Learning to climb

28 Mar

Back in January, I decided that I should say ‘yes’ more often to things that scare me, so when Roger asked whether anyone was interested in doing a beginners climbing course, I immediately expressed my interest. There was only a slight problem – I am absolutely terrified of heights.

By the time that March rolled around, 8 people had decided to sign up for the 3-week course, so it was only £35 each, which seemed like a good deal. I was still very nervous though, so I hoped that some humour would get me through:

Pug climbing

In the first lesson, we started off with learning how to put on the harnesses. I think I struck lucky and managed to pick one up that wasn’t tangled up, so it was quite straightforward.

Next, we learned how to tie the basic knots:

Climbing knot 1

Figure of Eight knot

Climbing knot 2

Figure of eight knot 2

Once we had learned to tie the basic knots, we had to learn how to attach one end of the top rope to the harness and tie a stopper knot.

The next step was to learn how to belay – we were taught the rhyme: “Vee, knee, 1, 2, 3” to ensure that we did it correctly.

After that, it was onto climbing. My partner, Lauren, and I had been practising the knots on ropes that were on the difficult side of the room. We didn’t think it would be sensible to start climbing on a wall with a massive overhang, so we turned to the other side of the room, which had a relatively flat face.

Like me, Lauren is a little nervous of heights, but she agreed to go first. She climbed up about 5 feet and then said she’d like to come down. It was then my turn.

I then realised something that Lauren and I had overlooked. Although the wall didn’t have any overhangs, it also had very few hand- and footholds and the ones that were there were really small. Like Lauren, I climbed about 5ft before realising that I couldn’t see anywhere to put my feet. Aarrgghh!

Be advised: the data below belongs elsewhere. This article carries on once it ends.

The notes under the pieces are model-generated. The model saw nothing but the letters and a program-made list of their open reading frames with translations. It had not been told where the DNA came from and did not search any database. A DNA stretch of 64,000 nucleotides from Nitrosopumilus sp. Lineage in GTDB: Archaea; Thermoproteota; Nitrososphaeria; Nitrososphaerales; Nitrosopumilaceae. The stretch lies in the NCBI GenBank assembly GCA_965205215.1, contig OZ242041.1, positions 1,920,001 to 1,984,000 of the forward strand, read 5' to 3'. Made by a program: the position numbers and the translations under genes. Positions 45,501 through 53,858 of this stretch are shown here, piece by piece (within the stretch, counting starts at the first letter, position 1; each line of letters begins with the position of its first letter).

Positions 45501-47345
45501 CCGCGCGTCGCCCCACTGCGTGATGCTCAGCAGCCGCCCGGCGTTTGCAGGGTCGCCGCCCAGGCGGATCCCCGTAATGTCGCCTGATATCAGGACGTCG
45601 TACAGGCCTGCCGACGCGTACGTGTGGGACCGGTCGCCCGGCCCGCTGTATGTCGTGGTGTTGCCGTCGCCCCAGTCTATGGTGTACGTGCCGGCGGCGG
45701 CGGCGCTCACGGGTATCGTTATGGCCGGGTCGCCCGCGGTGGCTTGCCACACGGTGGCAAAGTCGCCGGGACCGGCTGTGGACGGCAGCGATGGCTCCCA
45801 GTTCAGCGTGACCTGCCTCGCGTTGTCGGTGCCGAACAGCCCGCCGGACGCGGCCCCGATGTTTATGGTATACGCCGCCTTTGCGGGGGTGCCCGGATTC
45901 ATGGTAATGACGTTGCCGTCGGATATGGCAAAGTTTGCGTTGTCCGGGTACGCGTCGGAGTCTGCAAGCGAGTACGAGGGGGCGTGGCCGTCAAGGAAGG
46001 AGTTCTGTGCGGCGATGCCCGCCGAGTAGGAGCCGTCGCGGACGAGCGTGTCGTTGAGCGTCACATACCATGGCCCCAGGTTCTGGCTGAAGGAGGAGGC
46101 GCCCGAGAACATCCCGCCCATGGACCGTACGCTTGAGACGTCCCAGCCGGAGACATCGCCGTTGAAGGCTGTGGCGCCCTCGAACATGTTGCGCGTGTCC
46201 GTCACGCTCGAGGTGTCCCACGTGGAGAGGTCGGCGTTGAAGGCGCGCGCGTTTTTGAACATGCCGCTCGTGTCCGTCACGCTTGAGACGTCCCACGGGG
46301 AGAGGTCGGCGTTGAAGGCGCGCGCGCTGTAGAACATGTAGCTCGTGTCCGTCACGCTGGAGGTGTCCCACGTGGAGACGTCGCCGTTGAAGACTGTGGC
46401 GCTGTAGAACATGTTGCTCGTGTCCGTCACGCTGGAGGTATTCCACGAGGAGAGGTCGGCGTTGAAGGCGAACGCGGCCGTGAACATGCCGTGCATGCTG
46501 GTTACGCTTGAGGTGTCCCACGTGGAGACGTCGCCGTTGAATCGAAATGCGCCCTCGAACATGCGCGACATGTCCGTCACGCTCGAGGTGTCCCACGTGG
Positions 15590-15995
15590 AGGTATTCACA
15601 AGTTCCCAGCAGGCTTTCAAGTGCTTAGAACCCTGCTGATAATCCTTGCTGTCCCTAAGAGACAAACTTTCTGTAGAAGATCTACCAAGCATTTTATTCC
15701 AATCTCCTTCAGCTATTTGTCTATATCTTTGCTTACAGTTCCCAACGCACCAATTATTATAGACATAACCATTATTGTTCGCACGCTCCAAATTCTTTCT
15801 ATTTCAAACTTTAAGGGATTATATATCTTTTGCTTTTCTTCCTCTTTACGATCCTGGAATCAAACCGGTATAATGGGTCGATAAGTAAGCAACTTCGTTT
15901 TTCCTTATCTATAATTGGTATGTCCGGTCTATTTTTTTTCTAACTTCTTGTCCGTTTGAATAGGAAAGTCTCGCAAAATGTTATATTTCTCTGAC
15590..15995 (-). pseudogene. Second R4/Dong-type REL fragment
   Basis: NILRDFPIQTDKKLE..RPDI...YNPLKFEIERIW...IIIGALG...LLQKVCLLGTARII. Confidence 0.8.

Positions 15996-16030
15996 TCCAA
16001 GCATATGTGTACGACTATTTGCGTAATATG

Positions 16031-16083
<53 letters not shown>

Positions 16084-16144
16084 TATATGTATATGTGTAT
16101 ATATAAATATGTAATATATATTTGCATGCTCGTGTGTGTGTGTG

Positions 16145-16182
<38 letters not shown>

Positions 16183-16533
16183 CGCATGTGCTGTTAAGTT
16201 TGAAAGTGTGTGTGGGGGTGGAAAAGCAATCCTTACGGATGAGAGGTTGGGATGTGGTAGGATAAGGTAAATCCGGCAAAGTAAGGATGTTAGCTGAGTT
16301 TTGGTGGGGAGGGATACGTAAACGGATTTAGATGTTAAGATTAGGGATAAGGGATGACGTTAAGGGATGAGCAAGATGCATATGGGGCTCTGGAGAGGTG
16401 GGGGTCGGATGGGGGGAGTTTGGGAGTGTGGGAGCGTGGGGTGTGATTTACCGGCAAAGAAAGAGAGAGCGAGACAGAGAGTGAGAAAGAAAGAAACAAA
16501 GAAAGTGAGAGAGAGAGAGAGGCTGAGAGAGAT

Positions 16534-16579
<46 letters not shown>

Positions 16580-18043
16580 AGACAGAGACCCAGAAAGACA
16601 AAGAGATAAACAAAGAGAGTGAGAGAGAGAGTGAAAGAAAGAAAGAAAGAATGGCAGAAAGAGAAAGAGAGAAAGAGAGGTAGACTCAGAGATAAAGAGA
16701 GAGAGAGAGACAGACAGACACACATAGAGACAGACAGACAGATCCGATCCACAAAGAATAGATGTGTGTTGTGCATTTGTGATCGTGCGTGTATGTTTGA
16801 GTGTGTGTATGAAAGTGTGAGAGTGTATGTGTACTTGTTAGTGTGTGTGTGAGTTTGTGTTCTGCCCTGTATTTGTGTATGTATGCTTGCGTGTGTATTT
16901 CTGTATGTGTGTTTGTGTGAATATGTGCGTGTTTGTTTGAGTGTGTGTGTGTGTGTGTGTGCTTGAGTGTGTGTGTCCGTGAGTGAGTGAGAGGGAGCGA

We moved to an easier section of wall, but ran out of time before I had a chance to climb again.

Group photo © Rachel Rutherford

Group photo © Rachel Rutherford

In the second week, we learned about anchor ropes. This made me feel less nervous as I know that I weigh a lot more than Lauren and I was worried that I might fall and pull her off the ground! We also got to borrow some climbing shoes. They weren’t the comfiest footwear, but definitely made climbing easier than wearing my running trainers!

The instructor came over and watched us climbing and told us that we needed to climb to the top of the wall by the end of the night. Oh no! It was time to face my fears! The instructor also explained the coloured routes and difficulty levels to the group… but Lauren and I knew that we would just have to use whatever hand and footholds we could find to get us to the top. I was so pleased when I finally managed it!

Week 3 was our assessment week. There was an odd number in the group, so Roger joined Lauren and I and we switched around between climbing, belaying and observing. I made some minor errors, but proved that I am competent enough to be allowed to climb 😀 Now I just need to get some more experience.

3 Responses to “Learning to climb”

  1. bribikes 28/03/2016 at 10:21 pm #

    Wow, good for you! I also have a fear of heights, there is no way you could make me go up a wall like that…although that is probably exactly what you were thinking too, I admire your bravery in pushing past your fear 🙂

    • tamsynsmith 29/03/2016 at 9:39 am #

      Thank you. It took quite a lot of coaxing to get me up the wall, but knowing that I was firmly tied on helped to reassure me. Some of the braver newbies tackled the overhangs… and fell off… but they didn’t come crashing to the ground, which definitely made me feel better.

      In the third session, I slipped, but managed to grab a handhold. I didn’t fal, but have had an achy shoulder for a few days. It’s amazing how lightning fast your reflexes can be when they need to!

  2. southamptonoldlady 29/03/2016 at 8:20 am #

    Like this idea of saying yes to more things. Once learned, those knots will be useful for the rest of your life.

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